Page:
"How pretty I look!" Anna thought, regarding herself in her mirror before putting the finishing touches to her appearance. And she was pretty; she had finally grown into her looks, as they say. She was readying herself for her date with Stan Howell, the sophomore quarterback for the varsity team.
"Maybe a hat," she thought, but then thought again, because nobody wears a hat these days; but she could get away with it, she was certain. She took a black beret from her dresser-top and set it square upon the top of her brown hair. Then, with all the certainty of a photographer adjusting the accessories on his favorite model, she tugged the left side of the beret down to the top of her ear. "Perfect," she whispered.
She heard the doorbell ring. It must be Stan. Out of sheer reflex, she moved toward the door to make her way downstairs to greet her caller; but she stopped herself short. It wouldn't be necessary for her to be the one to answer the door. In the past, Anna's mother had always met Anna's few boyfriends at the door and, in no time at all, managed to sweep them off their feet, putting an end to any interest they might have had in her daughter. But surely that couldn't happen to Anna again, if only because she herself was now so attractive. Besides, what were the chances of Anna's mother being the one to answer the door? There were, after all, four others in the house, Father and Anna's three brothers, so there was only a one-in-five chance of Anna's mother answering.
Then Anna began to recall the complete sway her mother had always possessed over the boys who came calling. Her mother was always so alluring, so chic, even in her everyday clothes. Of course there was never any question about Mrs. Lynch having any inappropriate intentions toward those boys; no, it was simply a case of their finding her irresistible. And since they found her irresistible, the boys couldn't be blamed either, for who is mighty enough to resist the irresistible?
The good-natured exchanges Anna could hear, but not quite make out, going on below, finally stopped her daydreaming. She went downstairs. On her way down she recognized her mother's and Stan's voices. The two of them had been alone in the kitchen those few moments. Anna softly cursed her lazy brothers for not answering the door.
She reached the kitchen just in time to see her mother carefully wiping from Stan's upper lip the remnant of the milk she had just given him to wash down the warm brownie she had hand-fed him.
"Nothing inappropriate about that," Anna tried to convince herself, while also trying to gather the waning self-confidence she would need to approach the two who already seemed every bit the couple--fast friends, at least.
Anna walked up beside Stan and took him by the wrist and began to lead him away because the two of them had made plans to visit the art museum. Imagine Anna's indignation when Stan informed her that there had been a change in plans: it seems he and Mrs. Lynch had decided the three of them would sit down and play a game of Scrabble. Masking her disappointment as best she could, Anna sat down, and Stan, as dutifully as any love-struck pup, followed Mrs. Lynch into the next room to fetch the Scrabble box from the shelf in the closet.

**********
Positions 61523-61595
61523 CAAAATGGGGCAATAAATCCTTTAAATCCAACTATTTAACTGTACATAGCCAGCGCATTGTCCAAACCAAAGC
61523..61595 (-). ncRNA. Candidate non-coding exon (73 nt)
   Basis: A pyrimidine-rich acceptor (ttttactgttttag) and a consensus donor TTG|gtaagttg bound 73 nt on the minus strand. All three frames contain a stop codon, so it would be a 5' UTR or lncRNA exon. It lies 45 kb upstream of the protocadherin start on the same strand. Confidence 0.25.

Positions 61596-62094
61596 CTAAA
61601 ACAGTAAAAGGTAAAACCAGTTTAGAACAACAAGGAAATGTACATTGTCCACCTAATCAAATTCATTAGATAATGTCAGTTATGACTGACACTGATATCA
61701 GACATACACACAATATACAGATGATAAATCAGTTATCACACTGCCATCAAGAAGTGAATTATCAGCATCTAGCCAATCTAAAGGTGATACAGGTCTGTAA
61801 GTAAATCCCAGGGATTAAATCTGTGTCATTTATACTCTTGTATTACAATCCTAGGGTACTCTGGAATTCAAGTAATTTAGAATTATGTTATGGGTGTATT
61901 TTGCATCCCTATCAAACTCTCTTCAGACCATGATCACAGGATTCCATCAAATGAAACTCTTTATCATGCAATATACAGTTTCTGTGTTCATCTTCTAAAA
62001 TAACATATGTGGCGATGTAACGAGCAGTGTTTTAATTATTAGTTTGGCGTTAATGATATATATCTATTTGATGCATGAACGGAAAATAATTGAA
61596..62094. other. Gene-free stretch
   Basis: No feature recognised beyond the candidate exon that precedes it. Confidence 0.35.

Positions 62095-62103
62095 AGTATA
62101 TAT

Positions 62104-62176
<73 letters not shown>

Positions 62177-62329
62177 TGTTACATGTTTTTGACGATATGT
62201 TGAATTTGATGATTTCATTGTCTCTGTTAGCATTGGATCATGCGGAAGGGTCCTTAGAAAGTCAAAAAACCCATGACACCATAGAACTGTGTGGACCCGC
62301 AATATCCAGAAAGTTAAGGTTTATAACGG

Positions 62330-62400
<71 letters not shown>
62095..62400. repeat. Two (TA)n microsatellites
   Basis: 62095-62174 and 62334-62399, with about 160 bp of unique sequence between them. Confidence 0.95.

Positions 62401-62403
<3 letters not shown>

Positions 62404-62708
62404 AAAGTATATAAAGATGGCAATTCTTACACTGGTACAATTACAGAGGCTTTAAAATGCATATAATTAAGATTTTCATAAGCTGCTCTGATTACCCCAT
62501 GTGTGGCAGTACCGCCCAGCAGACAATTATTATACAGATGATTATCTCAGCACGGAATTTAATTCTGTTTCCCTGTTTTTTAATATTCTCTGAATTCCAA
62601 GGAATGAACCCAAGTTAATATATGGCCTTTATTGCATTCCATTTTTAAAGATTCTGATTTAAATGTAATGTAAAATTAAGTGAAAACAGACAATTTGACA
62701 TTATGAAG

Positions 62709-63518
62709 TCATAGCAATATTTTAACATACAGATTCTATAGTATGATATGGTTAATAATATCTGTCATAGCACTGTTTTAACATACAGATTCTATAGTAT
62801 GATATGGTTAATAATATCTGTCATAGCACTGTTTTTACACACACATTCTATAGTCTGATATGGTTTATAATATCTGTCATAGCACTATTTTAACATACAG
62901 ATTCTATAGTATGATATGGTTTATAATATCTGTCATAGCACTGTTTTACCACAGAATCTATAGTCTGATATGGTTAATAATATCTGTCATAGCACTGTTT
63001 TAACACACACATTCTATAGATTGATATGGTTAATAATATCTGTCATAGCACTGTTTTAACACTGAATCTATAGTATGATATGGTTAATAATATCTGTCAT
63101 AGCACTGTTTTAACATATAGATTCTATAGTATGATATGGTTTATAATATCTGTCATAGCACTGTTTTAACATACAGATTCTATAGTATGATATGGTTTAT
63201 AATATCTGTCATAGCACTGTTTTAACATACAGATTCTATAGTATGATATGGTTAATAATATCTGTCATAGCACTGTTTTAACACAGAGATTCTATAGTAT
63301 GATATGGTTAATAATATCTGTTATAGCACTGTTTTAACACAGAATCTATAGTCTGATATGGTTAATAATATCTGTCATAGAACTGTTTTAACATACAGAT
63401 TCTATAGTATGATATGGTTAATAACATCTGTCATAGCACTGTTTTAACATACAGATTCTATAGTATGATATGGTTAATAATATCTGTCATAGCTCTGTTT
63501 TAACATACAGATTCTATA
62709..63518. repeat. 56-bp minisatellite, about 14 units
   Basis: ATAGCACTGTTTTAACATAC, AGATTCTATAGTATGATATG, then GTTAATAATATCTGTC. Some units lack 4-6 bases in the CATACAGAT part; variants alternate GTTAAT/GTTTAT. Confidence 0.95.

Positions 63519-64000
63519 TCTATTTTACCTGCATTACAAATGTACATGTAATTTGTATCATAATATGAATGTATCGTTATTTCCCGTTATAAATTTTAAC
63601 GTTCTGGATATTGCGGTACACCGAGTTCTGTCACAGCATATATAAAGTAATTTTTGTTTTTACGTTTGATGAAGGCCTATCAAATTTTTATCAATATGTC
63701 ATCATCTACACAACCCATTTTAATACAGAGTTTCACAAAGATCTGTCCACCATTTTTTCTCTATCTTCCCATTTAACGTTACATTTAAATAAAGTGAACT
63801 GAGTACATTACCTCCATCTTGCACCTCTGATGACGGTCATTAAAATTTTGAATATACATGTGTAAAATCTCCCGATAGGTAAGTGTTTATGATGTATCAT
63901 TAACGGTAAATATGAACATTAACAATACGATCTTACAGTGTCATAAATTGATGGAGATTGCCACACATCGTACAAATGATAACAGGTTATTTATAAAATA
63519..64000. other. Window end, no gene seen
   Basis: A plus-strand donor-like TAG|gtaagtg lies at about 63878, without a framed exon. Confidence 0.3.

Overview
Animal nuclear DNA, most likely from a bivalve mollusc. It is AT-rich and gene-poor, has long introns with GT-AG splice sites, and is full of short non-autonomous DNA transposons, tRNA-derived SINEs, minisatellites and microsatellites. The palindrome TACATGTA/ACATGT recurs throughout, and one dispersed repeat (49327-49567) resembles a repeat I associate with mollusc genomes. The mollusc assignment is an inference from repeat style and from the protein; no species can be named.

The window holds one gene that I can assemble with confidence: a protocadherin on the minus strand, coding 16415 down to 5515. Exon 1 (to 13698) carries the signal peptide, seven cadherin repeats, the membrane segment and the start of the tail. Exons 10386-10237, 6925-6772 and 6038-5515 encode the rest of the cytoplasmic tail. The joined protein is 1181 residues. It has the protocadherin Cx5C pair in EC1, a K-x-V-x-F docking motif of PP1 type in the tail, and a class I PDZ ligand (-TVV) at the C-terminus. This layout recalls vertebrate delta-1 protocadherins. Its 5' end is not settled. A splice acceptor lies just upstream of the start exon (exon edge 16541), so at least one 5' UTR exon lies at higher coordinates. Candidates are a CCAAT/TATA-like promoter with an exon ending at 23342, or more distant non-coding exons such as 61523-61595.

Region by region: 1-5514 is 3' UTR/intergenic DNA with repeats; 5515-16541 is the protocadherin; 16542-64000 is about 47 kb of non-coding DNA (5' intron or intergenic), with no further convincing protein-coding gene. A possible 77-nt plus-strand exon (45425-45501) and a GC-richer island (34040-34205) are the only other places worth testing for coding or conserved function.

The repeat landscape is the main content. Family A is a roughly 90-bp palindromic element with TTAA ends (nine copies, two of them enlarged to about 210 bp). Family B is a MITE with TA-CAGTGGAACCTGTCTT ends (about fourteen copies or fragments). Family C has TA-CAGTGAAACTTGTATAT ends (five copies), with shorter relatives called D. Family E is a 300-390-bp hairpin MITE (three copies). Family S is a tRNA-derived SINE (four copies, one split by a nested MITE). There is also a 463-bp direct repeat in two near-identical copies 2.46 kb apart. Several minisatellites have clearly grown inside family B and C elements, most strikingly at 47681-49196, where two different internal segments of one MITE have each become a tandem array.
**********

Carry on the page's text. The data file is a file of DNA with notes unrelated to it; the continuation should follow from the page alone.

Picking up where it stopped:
They returned in a moment, and Mrs. Lynch opened the box and sat across the table from Stan, Anna between them at the end of the table. They drew letters to see which one of them would have the first play. Stan would go first, and the order would proceed clockwise, Anna second, Mrs. Lynch last.
Stan played "ATTRACT," using up all his letters, a feat for which he earned fifty bonus points, twenty of which he purposely failed to account himself, just because he hated the idea of jumping so far ahead of Mrs. Lynch. Because Stan hid the scorecard beneath his elbow, neither Mrs. Lynch nor Anna noticed his gallant act.
"Your turn," said Stan, addressing Mrs. Lynch. Anna's turn had been skipped. She may as well have faded into the wallpaper.
Mrs. Lynch played "TEMPT" off Stan's word, and then Stan congratulated her and told her what a brilliant play that had been. Then Stan played, then Mrs. Lynch, and so on, until Anna spilled over an unplayed corner of the board the remains of the milk she had poured for herself, finally reminding the other two of her presence. Feeling clumsy, she took two napkins and swabbed at the board.
"Play, dear," said Mrs. Lynch to her daughter.
"So, I finally get a turn!" thought Anna. But she had lost all heart for the game. She glanced at her letters for a second and then tilted her tile-holder and slid her seven unplayed letters into the box--letters that would have spelled "SURRENDER," had she had a "U," and had there been an open "S."
After listening to what she considered to be her mother's half-hearted attempt to convince
her to remain in the game, Anna retreated upstairs to her familiar bedroom. She glanced into the
mirror. Her tears starting, she took the now ridiculous-looking beret from her head and flung it to
the floor and ground it beneath her heel. She began to reflect bitterly on how her latest beau had
become--as had all the others before him--Mother's in seconds.
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